These summaries were prepared by McGuireWoods LLP lawyer Thomas E. Spahn. They are based on the letter opinions issued by the Virginia State Bar. Any editorial comments reflect Mr. Spahn's current personal views, and not the opinions of the Virginia State Bar, McGuireWoods or its clients. 
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LEO NumTopicsSummary

2-Adversity to Former Clients

5-Lawyers Changing Jobs

31-Protecting and Disclosing Confidences and Secrets

32-Lawyers Acting in Other Roles (Miscellaneous)

54-Insurance Defense Lawyers

A lawyer has worked as an associate in a medical malpractice defense firm and as a non-lawyer claims consultant for an insurance company (assigning malpractice cases to defense lawyers). The lawyer has now joined a plaintiffs firm. The lawyer may not pursue malpractice cases against any doctor on behalf of whom the lawyer had been involved as a lawyer in previous medical malpractice cases.The matters would be "substantially related" because "both representations involve the same doctor whose professional competence is at issue in both suits," and "possession of confidential information may be imputed" to the lawyer because of "his having earlier participated in the defense of the doctor in a previous malpractice action." If the lawyer was "involved" in the defense of any co-defendants in the earlier malpractice actions, the lawyer would likewise be precluded from representing plaintiffs adverse to them. [The Bar did not explain what would entail such "involvement."]The lawyer may represent plaintiffs adverse to a doctor represented by the lawyer's former firm if the lawyer "did not work on the doctor's defense and did not receive any confidential information from the doctor." Because the lawyer did not establish an attorney-client relationship with the insurance company's insureds while administering claims, the lawyer may be adverse to doctors "whose claim was managed and administered" by the lawyer while employed by the insurance company (the Bar indicated that "the doctors' claim information would not constitute a confidence or secret" under the Code) [Because lawyers are bound by the Code even if they are not acting as lawyers, and because such claims information might be highly sensitive, this seems like too narrow a view.]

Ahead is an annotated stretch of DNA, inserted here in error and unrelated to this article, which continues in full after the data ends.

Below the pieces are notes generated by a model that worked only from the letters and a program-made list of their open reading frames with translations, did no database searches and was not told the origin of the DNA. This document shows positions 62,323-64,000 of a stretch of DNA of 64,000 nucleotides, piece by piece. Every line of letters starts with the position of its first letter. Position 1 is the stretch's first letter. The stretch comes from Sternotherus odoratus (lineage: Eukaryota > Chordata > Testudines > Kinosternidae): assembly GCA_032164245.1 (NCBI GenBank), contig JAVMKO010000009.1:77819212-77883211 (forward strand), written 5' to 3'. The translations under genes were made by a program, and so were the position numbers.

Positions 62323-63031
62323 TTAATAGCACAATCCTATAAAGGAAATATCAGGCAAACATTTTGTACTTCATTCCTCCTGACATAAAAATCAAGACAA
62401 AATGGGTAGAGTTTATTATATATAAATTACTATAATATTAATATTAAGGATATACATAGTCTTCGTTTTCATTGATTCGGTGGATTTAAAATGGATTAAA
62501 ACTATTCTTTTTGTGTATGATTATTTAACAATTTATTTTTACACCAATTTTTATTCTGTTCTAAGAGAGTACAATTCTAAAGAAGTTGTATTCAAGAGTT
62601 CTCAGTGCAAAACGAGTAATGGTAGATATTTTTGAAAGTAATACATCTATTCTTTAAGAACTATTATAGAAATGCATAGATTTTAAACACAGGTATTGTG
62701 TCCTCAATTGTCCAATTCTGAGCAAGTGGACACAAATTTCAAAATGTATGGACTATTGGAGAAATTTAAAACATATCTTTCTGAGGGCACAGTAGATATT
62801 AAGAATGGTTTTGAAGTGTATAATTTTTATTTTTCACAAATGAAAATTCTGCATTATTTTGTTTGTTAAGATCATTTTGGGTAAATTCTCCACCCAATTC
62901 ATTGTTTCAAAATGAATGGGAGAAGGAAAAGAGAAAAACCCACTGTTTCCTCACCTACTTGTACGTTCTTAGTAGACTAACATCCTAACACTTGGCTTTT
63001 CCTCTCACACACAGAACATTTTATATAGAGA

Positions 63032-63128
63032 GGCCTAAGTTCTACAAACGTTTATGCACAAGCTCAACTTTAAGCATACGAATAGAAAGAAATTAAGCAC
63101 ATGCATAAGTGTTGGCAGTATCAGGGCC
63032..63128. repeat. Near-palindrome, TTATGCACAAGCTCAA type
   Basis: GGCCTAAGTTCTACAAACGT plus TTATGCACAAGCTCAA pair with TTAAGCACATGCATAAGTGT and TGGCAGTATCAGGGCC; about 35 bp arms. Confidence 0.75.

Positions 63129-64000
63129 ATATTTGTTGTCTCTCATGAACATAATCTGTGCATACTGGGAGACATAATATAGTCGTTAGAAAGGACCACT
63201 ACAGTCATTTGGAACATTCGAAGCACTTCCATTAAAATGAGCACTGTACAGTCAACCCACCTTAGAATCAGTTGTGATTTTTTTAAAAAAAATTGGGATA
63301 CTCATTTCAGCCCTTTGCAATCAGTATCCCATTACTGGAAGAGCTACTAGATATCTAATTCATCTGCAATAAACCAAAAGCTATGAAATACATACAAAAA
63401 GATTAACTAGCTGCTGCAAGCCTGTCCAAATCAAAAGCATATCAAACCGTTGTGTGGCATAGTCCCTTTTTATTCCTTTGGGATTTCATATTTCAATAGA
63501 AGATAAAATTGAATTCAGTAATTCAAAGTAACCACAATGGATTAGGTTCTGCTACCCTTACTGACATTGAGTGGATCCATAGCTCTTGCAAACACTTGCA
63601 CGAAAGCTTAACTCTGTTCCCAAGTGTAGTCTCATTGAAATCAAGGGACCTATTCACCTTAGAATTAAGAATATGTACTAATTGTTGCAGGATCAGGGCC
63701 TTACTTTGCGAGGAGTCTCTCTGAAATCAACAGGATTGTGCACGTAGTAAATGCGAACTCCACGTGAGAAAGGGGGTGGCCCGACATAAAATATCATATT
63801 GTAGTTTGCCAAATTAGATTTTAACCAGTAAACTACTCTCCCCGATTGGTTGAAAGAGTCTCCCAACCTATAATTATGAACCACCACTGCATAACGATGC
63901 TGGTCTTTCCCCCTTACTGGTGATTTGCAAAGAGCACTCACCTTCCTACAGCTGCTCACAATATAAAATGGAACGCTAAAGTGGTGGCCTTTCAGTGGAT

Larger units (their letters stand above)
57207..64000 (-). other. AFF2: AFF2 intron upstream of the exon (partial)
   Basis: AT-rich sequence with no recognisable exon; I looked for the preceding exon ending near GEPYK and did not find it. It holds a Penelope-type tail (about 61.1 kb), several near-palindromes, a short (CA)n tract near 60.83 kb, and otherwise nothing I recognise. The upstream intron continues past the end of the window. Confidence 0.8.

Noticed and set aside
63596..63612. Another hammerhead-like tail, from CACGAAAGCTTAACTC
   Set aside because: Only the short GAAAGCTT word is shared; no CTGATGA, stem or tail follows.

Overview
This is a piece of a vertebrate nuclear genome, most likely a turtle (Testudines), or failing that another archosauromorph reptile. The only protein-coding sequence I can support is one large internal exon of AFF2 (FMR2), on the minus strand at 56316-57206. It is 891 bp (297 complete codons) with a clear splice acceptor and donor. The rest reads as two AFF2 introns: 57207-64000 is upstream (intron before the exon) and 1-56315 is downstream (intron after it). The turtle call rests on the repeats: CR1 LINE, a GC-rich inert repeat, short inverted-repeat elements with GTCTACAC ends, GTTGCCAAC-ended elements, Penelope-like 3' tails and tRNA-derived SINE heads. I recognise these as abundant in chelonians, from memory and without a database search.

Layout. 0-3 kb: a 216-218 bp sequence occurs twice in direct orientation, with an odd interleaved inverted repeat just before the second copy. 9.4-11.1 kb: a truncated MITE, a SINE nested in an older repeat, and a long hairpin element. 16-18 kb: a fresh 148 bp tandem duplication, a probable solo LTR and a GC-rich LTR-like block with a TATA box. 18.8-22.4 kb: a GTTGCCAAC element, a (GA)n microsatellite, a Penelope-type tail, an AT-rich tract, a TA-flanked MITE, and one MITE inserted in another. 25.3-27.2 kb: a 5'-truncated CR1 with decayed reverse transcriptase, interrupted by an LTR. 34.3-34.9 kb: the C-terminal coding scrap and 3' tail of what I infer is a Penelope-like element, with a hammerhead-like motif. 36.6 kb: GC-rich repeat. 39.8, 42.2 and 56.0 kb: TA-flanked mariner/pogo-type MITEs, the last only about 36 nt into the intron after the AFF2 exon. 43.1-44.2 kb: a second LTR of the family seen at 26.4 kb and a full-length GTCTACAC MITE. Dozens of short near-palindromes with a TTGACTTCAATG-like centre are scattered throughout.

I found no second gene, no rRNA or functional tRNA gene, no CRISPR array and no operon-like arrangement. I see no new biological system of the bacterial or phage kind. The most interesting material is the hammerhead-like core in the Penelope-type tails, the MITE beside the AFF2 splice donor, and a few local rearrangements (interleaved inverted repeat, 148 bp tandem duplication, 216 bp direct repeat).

Copyright 2000, Thomas E. Spahn